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Let $R$ be a commutative ring with 1 and let $R[[x]]$ be the formal power series ring over $R$. Now let $f\in R[[x]]$ with the property that if $g, h\in R[[x]]$ and $f=g+h$ then either $\langle h \rangle\subseteq \langle g\rangle $ or $\langle g \rangle\subseteq \langle h\rangle $, where $ \langle a\rangle $ if the ideal generated by $a$ in the ring $R[[x]]$ for $a\in R[[x]]$. Is there any characterization for such an element? or can we deduced that $f$ is only a single term?

Example: Let $K$ be a field. Then $K[[x]]$ is a valuation ring and hence every element of $K[[x]]$ has this property.

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    $\begingroup$ Since the property carries over to $R$. shouldn't you be first looking at $R$ which has your property rather than the power series ring? $\endgroup$ – Mohan Sep 5 at 21:46
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Let me give a longer comment about the more general form of the question suggested in comments.

So let $0 \neq f \in A$ be an element such that $f=a+b$ implies $a$ divides $b$ or $b$ divides $a$. Equivalently, $f=a+b$ implies $a$ divides $f$ or $b$ divides $f$ (this is because $a$ dividing $b$ implies that $a$ divides $f=a+b$, and $a$ dividing $f$ implies $a$ divides $b=f-a$).

This is further equivalent to:

The set $N$ of all non-divisors of $f$ forms an ideal.

The point is that the set of non-divisors of $f$ is always stable under multiplication by elements of $A$, but in the presence of the condition, it is also stable under addition (if $x, y$ do not divide $f$, then neither does $x+y$, since $(x+y)z=f$ implies that either $xz$ or $yz$ divides $f$, so either $x$ or $y$ divides $f$).

A consequence:

$(f)$ contains a unique maximal proper sub-ideal.

To see this, one looks at $A/N$. Here $f$ is nonzero, and all the proper cosets are represented by elements that divide $f$ in $A$. That is, $f$ is in $A/N$ a nonzero element contained in every nonzero principal, hence every nonzero ideal. Thus, the quotient $N+(f)/N \simeq (f) / (f) \cap N$ is simple. The fact that $(f)\setminus (f) \cap N$ consists of elements associated to $f$ (in the sense that they give the same principal ideal) shows that $(f) \cap N$ is a unique such sub-ideal.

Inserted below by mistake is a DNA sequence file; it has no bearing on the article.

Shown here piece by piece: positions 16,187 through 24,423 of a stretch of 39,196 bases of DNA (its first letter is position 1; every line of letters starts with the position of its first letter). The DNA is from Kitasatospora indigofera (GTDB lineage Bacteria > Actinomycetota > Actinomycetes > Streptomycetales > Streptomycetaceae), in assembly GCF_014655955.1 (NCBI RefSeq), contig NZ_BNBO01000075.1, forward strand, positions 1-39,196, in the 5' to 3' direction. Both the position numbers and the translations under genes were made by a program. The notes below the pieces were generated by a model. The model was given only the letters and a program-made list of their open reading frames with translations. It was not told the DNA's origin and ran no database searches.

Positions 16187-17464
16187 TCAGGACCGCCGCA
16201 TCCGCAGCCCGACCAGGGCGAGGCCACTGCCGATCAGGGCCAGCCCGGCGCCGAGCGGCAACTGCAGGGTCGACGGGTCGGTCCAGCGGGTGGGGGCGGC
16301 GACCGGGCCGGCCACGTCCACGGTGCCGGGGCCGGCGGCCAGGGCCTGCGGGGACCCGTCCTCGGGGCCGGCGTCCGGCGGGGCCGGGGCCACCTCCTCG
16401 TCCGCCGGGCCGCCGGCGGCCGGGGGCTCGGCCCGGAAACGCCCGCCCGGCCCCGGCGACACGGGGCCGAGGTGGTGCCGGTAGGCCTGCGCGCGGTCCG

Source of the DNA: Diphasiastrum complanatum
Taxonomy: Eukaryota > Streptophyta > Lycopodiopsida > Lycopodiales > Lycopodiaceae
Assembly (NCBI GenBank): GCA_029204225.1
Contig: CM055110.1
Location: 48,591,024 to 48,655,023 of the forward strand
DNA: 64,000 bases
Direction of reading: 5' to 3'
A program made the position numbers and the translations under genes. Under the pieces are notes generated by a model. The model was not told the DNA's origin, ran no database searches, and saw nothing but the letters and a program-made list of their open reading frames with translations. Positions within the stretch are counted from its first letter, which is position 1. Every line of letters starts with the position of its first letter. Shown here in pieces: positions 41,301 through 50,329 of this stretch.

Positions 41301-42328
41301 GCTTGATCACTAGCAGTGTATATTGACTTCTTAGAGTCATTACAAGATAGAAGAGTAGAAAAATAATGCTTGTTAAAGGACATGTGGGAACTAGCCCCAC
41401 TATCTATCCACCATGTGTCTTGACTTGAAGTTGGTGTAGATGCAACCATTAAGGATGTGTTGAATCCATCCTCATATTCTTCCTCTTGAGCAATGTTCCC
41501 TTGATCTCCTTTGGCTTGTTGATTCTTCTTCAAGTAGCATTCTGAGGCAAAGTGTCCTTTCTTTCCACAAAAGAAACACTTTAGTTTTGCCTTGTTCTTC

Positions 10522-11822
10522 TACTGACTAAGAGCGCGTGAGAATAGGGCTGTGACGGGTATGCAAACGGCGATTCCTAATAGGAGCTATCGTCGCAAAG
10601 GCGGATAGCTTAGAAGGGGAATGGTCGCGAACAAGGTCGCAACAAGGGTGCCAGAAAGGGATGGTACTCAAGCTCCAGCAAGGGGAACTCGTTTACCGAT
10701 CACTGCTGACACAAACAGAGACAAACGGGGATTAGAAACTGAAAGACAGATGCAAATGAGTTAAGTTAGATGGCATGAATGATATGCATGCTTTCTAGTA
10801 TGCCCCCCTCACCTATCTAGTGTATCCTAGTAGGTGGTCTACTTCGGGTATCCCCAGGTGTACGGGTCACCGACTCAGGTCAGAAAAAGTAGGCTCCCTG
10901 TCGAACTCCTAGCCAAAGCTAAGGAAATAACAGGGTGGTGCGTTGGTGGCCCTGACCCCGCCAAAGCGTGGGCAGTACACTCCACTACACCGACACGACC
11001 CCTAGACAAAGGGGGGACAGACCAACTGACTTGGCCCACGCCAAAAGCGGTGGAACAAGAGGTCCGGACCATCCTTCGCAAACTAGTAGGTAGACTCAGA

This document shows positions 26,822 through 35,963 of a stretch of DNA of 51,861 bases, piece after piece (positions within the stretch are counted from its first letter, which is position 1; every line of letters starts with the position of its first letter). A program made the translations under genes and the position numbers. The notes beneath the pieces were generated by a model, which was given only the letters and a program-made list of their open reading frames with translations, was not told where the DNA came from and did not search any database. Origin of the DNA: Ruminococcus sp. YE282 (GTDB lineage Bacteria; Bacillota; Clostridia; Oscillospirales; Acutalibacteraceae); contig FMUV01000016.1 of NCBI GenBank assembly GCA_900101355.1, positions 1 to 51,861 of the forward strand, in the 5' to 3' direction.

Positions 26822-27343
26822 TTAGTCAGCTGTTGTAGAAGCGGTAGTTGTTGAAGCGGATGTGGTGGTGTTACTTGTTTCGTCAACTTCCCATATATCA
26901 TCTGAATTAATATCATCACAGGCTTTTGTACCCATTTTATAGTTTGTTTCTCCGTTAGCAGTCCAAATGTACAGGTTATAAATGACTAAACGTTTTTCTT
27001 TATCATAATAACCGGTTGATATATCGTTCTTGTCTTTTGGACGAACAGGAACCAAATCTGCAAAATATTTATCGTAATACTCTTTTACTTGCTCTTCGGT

A consequence when $f$ is a non-zero divisor:

If such an element exists and is a non-zero divisor, $A$ is a local ring (hence, all the principal ideals contain a unique maximal sub-ideal).

This holds since $f\cdot -:A \rightarrow (f)$ is in this case a module isomorphism.

So in the particular case when $A=R[[X]]$ is a domain, even existence of such nonzero $f$ implies that $R[[X]]$, hence $R$, has to be a local ring.

One final remark: The initial condition, i.e. $N$ forming an ideal, seems a lot stronger than these consequences. I wonder whether among domains $A$, the only example where this can happen are actually valuation rings.

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  • $\begingroup$ @MatemáticosChibchas You almost convinced me, but on second thought I don't see the problem: Do you claim that the forward implication does not hold? If $f$ has the property in question and $x, y$ are non-divisors of $f$, then assuming that $(x+y)$ divides $f$ leads to $(x+y)z=f$. By the ssumption on $f$, this implies that either $xz,$ or $yz$ divides $f$. But then one gets that either $x$, or $y$ has to be divisor of $f$ also, which is a contradiction. $\endgroup$ – Pavel Čoupek Sep 8 at 20:46
  • $\begingroup$ @MatemáticosChibchas the fact that $(*)$ is equivalent to the discussed property of $f$ is immediate, as it is just a formal restatement of the property "$f=a+b$ implies that $a$ or $b$ is a divisor of $f$". As you say, $(**)$ implies $(*)$ is trivial. So the part that requires an argument is $(*)$ implies $(**)$, and it is the argument given: if you assume $(*)$, i.e. equivalently the given property of $f$, and have $x, y \in N_f$, the reasoning in the above comment shows by contradiction that $x+y$ cannot be a divisor of $f$. That is, we also have to have $x+y \in N_f$. $\endgroup$ – Pavel Čoupek Sep 9 at 11:55
  • $\begingroup$ Now I get it! Thanks for your patience. Deleting my comments now. $\endgroup$ – Matemáticos Chibchas Sep 9 at 14:34

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